"This deployable green house is a modest and direct construction containing a mobile instructional space. The simple, lightweight steel frame is repeated to create a volume apparently derived from its functional program. Nothing more than it needed to be."
MERIT AWARD (Preservation/Adaptive Reuse/Renovation)
ONE 10 STUDIO Architects
Marion County Public Defender Agency, Indianapolis
Architects were challenged to create a professional work environment for attorneys and paralegals inside a 1920's school building without making it look and feel like an old school. One 10 Studio created each attorney's office with large windows and solid core birch sliding glass doors painted with high gloss red, car paint to create a continuous red panel.
though entered as an adaptive reuse, this project was the strongest interior as well. A small number of elements (red doors, wood ceiling panels, white walls) are employed to create spaces that elevate the program - a public defender's agency. The new systems are clearly articulated and juxtaposed with the historic shell that contains them.
CITATION AWARD (Preservation/Adaptive Reuse/Renovation)
Indiana State University Normal Hall, Terre Haute
The oldest surviving building at Indiana State University - a 1909, Neo-Classical design -- was brought back to life thanks to a restoration and renovation. Built for student education, it later was a library and then in the mid-1970s was used primarily for archival storage. It's now the Student Success Center, and many of the original characteristics, including the stained-glass rotunda have been restored.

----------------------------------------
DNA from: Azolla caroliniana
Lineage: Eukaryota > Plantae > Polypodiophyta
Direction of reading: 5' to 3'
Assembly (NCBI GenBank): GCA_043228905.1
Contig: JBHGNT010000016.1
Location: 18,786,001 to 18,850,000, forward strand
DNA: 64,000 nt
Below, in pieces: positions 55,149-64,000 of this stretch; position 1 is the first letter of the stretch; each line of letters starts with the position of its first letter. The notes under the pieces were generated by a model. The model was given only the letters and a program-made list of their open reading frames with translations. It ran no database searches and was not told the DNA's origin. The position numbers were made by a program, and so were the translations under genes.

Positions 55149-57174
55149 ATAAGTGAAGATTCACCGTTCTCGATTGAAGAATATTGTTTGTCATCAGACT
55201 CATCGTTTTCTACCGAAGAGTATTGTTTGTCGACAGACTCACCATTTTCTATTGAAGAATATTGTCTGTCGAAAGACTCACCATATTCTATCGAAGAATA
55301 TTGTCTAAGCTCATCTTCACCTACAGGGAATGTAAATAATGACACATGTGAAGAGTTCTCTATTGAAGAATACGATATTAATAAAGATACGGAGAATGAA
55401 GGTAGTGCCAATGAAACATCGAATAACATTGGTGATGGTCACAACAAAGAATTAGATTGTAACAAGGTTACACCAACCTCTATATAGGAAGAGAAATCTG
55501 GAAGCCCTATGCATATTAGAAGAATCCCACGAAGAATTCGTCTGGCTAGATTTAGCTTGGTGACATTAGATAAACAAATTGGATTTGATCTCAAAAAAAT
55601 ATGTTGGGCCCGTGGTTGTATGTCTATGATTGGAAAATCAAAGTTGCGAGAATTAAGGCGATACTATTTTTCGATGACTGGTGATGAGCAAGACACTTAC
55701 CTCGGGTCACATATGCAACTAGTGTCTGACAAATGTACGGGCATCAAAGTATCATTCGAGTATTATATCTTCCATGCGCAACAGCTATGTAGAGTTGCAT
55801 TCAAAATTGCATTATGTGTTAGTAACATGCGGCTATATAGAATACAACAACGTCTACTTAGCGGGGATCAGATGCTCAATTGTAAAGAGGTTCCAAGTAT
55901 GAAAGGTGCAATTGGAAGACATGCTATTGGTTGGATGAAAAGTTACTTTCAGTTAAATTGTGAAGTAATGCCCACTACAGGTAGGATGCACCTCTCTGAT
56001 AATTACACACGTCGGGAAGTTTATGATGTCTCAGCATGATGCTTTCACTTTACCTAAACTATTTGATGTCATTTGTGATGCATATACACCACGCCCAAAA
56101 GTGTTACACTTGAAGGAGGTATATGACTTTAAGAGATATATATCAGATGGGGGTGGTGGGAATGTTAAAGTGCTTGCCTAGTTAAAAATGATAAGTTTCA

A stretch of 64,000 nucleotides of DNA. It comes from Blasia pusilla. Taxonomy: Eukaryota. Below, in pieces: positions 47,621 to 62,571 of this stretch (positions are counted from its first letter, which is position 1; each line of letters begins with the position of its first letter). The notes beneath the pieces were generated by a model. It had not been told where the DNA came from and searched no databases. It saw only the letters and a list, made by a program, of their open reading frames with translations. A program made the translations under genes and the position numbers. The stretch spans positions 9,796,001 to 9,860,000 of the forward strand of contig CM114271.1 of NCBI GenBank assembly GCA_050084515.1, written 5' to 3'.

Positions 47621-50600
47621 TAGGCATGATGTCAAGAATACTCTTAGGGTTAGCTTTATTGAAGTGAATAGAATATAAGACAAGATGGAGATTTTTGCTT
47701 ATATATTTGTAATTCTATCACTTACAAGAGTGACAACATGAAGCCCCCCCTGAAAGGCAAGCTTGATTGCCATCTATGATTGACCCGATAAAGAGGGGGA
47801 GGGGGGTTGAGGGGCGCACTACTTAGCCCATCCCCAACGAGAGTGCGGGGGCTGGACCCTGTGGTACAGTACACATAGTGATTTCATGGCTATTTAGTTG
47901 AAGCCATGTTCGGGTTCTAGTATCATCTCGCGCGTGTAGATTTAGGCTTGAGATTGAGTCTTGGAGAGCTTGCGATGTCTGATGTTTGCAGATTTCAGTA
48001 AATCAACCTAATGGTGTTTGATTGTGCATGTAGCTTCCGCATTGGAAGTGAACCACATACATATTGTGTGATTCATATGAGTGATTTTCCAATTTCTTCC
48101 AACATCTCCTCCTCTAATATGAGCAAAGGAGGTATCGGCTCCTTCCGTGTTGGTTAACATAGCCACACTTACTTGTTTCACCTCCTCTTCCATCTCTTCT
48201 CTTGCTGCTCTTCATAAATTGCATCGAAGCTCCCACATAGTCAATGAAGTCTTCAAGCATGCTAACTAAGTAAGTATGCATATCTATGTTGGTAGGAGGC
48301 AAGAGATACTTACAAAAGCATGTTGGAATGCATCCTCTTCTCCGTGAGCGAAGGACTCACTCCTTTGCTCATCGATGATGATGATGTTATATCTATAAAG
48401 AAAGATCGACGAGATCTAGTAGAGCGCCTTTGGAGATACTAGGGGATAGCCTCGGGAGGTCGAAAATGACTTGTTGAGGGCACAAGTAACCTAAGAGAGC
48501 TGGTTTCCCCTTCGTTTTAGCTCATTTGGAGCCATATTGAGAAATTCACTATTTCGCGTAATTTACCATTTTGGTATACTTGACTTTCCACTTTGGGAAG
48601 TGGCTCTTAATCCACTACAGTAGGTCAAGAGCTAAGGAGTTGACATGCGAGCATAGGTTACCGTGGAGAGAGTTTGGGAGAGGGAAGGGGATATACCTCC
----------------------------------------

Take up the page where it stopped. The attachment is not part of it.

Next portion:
"This project lovingly restores a series of public spaces lost and hidden by years of ill-conceived renovations. The preservation component of the project was thoroughly researched and painstakingly executed - recapturing the grandeur of this academic building. The work was very clearly communicated allowing the extent of the renovation to be completely understood."
CITATION AWARD (New construction, project cost greater than $1 million)
ONE 10 STUDIO Architects, Indianapolis
Reliant Partners, Indianapolis
Two small rundown bungalows in Broad Ripple Village were razed to make way for this $1.2 million office building to span the gap between the residential area and the commercial area. The building was designed so the second floor lights would be left on at night to create a beautiful glowing lantern for the neighborhood.
"This small commercial building is expressed as a simple, wood frame pavilion placed upon a masonry plinth. This strategy allows the lower level bank to appear (appropriately) secure, while allowing the upper level office space to be airy and filled with daylight. The scale of the building appears to complement the neighborhood without copying the neighbors."
Browning Day Mullins Dierdorf Architects, Indianapolis
Eiteljorg Museum of American Indians and Western Art, Indianapolis
Architects set off on a cross-country adventure with the owner to identify unique and authentic buildings that reflect Native American culture, which helped inspire the design for the Eiteljorg Museum of American Indians and Western Art. The 74,000-square-foot museum has become an Indianapolis landmark over the last 25 years.
"The Eiteljorg Museum of American Indians and Western Art succeeds in the transformation of the visitor experience from being in a Midwestern city to that of being among American Indian art, culture and history. This experience begins during the approach to the museum, during the visit and upon departure. The exterior design and materials selection of the museum are decidedly unique within the downtown mile square. This is magnified by the context of the museum being sited along the repurposed canal and in the White River State Park."